In India, 4 to 5 lakh people die
of household air pollution every year – largely due to improper ventilation combined with the use of biomass fuels for cooking and lighting. Even today, a majority of rural households continue to use biomass (such as wood and cow dung) as the primary cooking fuel. The burning of these fuels emits pollutants such as carbon monoxide, sulphur dioxide, particulate matter, benzene, and metals including lead and copper.
The use of dirty biomass fuels for cooking has several detrimental impacts
on human health by either directly causing or aggravating acute and chronic diseases. For instance, pollution from such fuels contribute to 12% of still births in the country. The National
Family Health Survey (2005-06) also revealed significant increases in child morbidity due to poor household air quality. There is a gender angle too, as household air pollution leads to a range of diseases among women, who are the primary cooks in most Indian households. Over 2.4 million cases of chronic bronchitis, 0.3 million cases of TB, 5 million cases of cataract and various adverse pregnancy outcomes among Indian women are attributable to household air pollution due to the use of biomass as a cooking fuel.
A joint study
by the World Bank and the University of Washington showed that in 2013, welfare
losses cost India 7.7% of its GDP due to premature deaths and illnesses caused or aggravated by air pollution (both household and outdoor). The loss of labour output due to air pollution was $55.4 billion in India. There is an undeniable and significant impact of air pollution on both public and personal health expenditures.
An obvious solution to this is the use of cleaner fuels to cook, and the provision of electricity for lighting. The latter is taking place at a steady pace. To tackle the former, the government introduced the Pradhan Mantri Ujjwala Yojana (PMUY) in 2016 to promote the use of LPG for cooking. LPG is a fossil fuel, but it burns significantly cleanly with no production of soot. LPG connections to households have steadily and significantly increased over the past few years.
However, having an LPG connection is one thing, while actual continued usage for cooking is quite another.
High usage costs and an inefficient supply chains are stumbling blocks, which is why “fuel stacking” is common in Indian households – i.e. many households continue to use biomass even if they have an LPG connection. Studies
have shown that due to these reasons, some households make the transition back from LPG to biomass after initial usage, while others continue to use biomass primarily.
An LPG subsidy
therefore assists the poor in ensuring that this clean cooking fuel remains within the budget of many poor households, thereby keeping them healthy and saving on time spent on collecting wood. However, naturally, subsidies are a cost on the exchequer. Total petroleum subsidy was Rs. 22,000 crore in 2016-17, but it has fallen significantly from Rs. 1,61,000 crore in 2012-13.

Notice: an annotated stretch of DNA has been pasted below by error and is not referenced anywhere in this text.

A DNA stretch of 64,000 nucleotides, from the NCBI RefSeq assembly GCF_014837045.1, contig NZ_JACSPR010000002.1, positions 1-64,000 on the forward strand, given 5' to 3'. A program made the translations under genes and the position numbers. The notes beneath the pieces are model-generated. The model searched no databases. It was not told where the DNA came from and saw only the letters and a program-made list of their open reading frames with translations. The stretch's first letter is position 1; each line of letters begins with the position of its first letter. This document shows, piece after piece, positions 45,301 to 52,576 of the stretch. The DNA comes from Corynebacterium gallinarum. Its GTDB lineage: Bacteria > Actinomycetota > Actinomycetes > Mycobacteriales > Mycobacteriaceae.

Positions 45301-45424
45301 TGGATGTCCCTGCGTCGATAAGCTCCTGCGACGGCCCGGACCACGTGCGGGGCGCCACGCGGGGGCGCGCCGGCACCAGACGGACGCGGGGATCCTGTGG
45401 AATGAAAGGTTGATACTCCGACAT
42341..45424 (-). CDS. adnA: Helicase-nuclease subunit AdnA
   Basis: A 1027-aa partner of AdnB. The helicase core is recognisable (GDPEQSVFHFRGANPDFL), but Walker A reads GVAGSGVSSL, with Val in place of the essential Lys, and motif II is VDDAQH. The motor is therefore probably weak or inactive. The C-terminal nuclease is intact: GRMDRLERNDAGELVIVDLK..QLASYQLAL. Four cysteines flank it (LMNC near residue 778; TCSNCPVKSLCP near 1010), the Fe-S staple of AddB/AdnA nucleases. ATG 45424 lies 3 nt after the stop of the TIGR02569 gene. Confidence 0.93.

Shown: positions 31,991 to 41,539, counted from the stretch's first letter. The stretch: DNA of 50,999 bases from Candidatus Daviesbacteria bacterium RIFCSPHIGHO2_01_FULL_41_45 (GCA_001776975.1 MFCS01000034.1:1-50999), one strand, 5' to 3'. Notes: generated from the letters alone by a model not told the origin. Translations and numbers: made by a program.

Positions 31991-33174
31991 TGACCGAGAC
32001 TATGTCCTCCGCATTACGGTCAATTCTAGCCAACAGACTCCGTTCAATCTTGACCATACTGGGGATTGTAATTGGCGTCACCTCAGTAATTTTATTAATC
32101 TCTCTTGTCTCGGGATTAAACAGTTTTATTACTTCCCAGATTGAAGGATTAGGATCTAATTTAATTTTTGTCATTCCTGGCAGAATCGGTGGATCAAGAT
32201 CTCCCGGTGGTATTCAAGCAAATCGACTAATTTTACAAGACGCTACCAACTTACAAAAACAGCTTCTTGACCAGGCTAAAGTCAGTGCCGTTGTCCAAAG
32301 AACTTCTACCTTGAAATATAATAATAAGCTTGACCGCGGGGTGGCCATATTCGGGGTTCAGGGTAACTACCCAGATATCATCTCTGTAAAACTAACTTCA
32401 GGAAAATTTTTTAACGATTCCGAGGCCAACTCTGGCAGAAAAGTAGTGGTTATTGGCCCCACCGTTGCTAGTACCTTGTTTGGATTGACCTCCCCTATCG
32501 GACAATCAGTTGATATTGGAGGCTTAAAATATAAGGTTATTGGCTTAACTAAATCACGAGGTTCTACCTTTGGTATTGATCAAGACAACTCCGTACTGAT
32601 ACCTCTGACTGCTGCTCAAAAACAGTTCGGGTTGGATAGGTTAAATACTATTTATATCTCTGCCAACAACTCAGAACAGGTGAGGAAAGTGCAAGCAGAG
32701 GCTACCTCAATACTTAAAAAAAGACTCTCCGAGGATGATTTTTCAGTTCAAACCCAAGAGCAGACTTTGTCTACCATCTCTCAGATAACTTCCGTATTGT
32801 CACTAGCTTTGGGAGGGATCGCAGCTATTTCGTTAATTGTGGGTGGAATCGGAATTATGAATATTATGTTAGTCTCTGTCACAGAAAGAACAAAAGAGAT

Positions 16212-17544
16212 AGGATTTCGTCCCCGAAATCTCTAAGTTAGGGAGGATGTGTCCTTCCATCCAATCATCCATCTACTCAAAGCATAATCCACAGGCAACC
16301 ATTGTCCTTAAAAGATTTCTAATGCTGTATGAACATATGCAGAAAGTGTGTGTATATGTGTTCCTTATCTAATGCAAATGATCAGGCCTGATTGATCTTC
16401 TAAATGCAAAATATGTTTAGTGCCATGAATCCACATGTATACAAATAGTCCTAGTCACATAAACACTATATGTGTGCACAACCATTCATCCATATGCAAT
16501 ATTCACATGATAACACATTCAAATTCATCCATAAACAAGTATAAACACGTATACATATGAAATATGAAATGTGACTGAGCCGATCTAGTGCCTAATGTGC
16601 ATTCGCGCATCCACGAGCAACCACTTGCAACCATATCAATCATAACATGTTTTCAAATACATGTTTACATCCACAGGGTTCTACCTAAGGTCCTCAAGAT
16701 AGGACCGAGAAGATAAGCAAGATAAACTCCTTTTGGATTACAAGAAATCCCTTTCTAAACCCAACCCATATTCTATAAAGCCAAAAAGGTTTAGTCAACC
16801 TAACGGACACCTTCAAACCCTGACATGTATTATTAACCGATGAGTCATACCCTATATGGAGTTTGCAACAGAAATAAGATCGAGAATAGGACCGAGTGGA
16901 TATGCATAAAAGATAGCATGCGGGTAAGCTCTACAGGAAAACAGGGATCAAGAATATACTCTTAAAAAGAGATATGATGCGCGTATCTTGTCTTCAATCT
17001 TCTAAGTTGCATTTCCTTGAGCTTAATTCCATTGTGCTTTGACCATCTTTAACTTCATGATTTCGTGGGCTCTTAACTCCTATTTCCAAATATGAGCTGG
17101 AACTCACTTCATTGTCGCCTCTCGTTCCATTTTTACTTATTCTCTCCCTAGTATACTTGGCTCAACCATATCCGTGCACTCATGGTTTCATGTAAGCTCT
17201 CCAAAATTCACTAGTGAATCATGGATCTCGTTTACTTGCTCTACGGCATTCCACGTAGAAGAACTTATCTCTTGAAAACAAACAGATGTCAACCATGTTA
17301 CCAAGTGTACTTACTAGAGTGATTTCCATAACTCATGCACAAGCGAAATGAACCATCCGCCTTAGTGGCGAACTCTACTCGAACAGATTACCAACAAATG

The quantum of the subsidy fell because not only did oil prices more than halve from over $110 per barrel in 2014 to under $50 a barrel today, but concurrently, the government removed subsidies on the sale of petrol and diesel in 2010 and 2014 respectively.
Even as crude prices fell, India’s petrol and diesel prices remained largely stable because the government kept increasing the taxes on these products. One justification for this is that fluctuating prices at the consumer’s end can be politically risky, and the taxes will be reduced when crude prices rise. The government later termed these taxes as “green taxes” in a communication to UNFCCC.
To further reduce the petroleum subsidy burden, the government has urged people to give up their LPG subsidies, and the petroleum ministry reports that over 1 crore have given it up so far, who are from presumably middle to high income households who do not need the subsidy. Further, households with taxable income over Rs. 10 lakh per annum have been excluded from the LPG subsidy.
With this background, it is therefore surprising that the government has decided to end LPG subsidies too. On the 31st of July 2017, the Petroleum Minister announced the increase of LPG prices by Rs. 4 per month until the subsidy on it is completely eliminated, or until March 2018, whichever comes first. This will potentially delink the government budget with crude prices.
While this move will have a positive impact on the government budget, it is likely to have a detrimental impact on the transition to modern fuels in rural India, and on the health of the citizens. After all, what has not changed is rural India’s reliance on biomass for cooking. The poor continue to use it – and suffer from the air pollution caused by it.
Apart from the impact on human health and therefore the economy, what has also not changed is the affordability of LPG. This is in particular of concern at this juncture as there have been reports
of significant job losses in the aftermath of demonetization – particularly in rural India.
The removal of the LPG subsidy
therefore comes at a precarious time. The subsidy was in many ways an investment into public health.
The concern is that this will impact marginal households and keep many households trapped in biomass use for daily cooking – which has no place in a modern economy.
Siddharth Singh is a German Chancellor Fellow and a Visiting Fellow at the 'Wuppertal Institut für Klima, Umwelt, Energie' in Berlin. He is a researcher and consultant on energy policy and is available on Twitter @siddharth3
Disclaimer: Views expressed are personal. They do not reflect the view/s of Business Standard.